Mt Tom

Notes by piero scaruffi | Travel resources | Other California destinations | California hikes
Mt Tom (4161m) is a relatively easy High Sierra mountain to climb located near Bishop.

Via Pine Creek

Mt Tom is drained on the southeast by Horton Creek, on the west by Gable Creek and on the north by Pine Creek. The easiest route if you don't drive on dirt roads is the one from the Pine Creek pack station. Gable Creek has a trail from the Pine Creek stables (where Pine Creek Rd is closed). Make sure you take the correct trail: there are two trailheads here, and the one you want is the Gable Lakes trailhead (the other one goes to Pine Lake). From the parking lot look east (left of the stables, towards Mt Tom). The sign is barely marked on a tree. Needless to say, the biggest advantage of this route is that you have water till about 3000 meters, and some of the hike is in the shade. The first steep part of the trail heads south. Once the view of the parking lot disappears, the summit is already visible. In front of you is a steep canyon that comes down from the plateau of the mine. It is usually covered with snow and ice. Then the trail bends right (west) and coasts the creek gaining little elevation. It finally begins the switchbacks that take you to the lower Gable Lake. The outlet of this lake (100 meters upstream from the abandoned house) is narrow and usually passable without much trouble. The trail continues on the other side to an abandoned mine (from here you have a view of the upper lake as well). It then climbs to the other side of the hill to another lake. Coast the lake to the east (left). If you look carefully you will find an easy way to cross its outlet without getting wet. From here you are faced with the only dilemma of the hike. In front of you (south) is a crest that blocks your view. You can head for the left corner (southeast) and take any of the class-3 chutes up to the lowest point in the crest (the saddle), or you can head for the right corner and heard for the lowest point of all, which is the Four Gables Pass. Once at the pass, you have to follow the crest all the way to the east. From the crest you will see Mt Tom clearly. Either way, when you reach the saddle, descend into Hanging Valley. The road that comes up from Buttermilk is now very visible. Take the road and ascend to the upper mine (a lower mine is in the valley itself). There is usually snow and ice on the road near the mine (in the northern side) so you may have to leave the road and scramble up to the upper portion of the mine. You are now right under the summit. Climb the class-3 chute to the top.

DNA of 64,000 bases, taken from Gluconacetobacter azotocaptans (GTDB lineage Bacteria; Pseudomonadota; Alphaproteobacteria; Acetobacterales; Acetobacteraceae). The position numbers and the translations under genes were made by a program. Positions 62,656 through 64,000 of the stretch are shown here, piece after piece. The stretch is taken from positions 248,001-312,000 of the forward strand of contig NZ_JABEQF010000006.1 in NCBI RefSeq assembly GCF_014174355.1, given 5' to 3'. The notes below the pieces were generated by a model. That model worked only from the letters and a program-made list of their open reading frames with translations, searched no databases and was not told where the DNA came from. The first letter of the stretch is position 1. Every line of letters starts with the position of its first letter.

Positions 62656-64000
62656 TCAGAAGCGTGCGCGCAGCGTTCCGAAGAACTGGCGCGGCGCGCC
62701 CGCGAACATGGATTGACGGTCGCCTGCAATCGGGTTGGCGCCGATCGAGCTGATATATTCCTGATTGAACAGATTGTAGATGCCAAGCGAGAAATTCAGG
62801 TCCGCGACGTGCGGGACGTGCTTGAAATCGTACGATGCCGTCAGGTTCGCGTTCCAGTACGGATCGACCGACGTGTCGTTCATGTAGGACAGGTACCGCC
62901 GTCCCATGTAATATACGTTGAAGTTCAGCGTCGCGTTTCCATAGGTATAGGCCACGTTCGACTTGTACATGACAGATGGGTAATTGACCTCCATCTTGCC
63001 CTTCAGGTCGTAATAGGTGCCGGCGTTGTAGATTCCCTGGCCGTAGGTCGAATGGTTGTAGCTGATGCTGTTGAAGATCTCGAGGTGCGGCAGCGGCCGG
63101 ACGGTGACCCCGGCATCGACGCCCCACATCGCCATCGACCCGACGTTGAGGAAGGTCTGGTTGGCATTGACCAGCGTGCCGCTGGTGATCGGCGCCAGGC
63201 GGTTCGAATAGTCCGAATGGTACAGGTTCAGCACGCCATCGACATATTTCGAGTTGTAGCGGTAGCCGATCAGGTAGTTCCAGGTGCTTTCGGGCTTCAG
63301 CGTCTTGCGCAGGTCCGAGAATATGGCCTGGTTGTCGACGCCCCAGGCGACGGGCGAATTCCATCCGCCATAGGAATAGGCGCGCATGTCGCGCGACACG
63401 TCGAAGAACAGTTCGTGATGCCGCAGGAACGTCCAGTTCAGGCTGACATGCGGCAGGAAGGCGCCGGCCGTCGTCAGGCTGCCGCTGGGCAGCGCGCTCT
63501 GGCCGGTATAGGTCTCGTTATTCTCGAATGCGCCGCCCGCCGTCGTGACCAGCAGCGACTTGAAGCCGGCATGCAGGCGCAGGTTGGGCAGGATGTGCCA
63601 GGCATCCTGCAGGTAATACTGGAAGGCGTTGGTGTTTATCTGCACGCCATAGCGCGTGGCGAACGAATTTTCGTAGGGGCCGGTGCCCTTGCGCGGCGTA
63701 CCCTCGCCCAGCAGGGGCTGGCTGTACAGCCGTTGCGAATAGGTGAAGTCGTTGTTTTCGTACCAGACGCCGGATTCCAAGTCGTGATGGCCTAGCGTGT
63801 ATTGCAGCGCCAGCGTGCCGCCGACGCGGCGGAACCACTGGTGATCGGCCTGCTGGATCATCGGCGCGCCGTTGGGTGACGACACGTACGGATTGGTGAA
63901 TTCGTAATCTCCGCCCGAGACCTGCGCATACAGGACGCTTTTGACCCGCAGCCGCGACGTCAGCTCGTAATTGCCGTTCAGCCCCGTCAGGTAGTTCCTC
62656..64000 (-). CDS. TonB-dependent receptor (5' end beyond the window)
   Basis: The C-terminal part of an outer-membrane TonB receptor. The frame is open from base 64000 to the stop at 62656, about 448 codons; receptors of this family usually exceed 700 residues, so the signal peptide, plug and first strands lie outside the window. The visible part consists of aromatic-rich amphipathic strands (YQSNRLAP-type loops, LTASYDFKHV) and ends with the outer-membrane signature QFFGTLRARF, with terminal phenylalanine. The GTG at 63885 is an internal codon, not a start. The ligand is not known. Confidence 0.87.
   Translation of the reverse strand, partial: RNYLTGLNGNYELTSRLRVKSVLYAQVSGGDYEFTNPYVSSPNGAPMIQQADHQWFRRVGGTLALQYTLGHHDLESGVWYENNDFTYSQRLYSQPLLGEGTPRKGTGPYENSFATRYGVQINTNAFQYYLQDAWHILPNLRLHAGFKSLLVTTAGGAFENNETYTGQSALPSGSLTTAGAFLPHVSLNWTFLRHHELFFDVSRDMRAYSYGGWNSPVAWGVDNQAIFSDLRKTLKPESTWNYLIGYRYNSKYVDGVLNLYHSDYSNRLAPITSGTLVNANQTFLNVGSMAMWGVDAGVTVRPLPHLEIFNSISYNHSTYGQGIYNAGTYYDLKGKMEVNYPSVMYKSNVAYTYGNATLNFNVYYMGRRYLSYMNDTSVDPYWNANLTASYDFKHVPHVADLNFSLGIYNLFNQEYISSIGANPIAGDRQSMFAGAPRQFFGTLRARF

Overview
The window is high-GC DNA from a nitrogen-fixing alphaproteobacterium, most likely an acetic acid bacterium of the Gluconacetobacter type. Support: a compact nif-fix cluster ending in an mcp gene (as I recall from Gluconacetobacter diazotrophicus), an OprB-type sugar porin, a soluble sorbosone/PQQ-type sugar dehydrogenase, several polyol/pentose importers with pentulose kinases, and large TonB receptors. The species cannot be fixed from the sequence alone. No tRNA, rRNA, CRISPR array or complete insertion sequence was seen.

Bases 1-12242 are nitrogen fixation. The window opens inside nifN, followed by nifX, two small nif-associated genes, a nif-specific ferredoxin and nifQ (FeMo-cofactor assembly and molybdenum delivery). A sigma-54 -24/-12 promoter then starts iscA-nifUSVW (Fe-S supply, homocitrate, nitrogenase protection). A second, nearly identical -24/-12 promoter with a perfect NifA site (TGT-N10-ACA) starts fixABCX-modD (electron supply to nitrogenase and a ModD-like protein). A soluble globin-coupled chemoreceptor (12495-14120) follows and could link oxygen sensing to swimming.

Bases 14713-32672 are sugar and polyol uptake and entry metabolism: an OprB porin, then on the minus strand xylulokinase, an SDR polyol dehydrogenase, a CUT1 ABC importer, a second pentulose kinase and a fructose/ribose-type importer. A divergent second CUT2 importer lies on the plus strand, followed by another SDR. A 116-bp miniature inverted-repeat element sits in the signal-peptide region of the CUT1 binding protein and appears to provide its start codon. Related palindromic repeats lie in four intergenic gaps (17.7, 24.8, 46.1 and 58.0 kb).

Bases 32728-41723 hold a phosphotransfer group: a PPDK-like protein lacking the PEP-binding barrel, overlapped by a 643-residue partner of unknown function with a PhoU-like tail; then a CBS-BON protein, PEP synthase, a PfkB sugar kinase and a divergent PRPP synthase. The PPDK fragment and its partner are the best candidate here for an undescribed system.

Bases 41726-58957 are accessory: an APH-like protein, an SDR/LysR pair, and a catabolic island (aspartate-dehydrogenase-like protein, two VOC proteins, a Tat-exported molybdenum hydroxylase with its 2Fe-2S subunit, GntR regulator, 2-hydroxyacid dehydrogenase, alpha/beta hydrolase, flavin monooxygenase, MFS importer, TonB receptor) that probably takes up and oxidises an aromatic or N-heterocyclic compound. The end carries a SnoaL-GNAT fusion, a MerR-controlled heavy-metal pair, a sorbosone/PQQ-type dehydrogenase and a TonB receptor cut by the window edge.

• Pine Creek Rd
  • The trail bends west 1h30'
  • Lower Gable lake 3h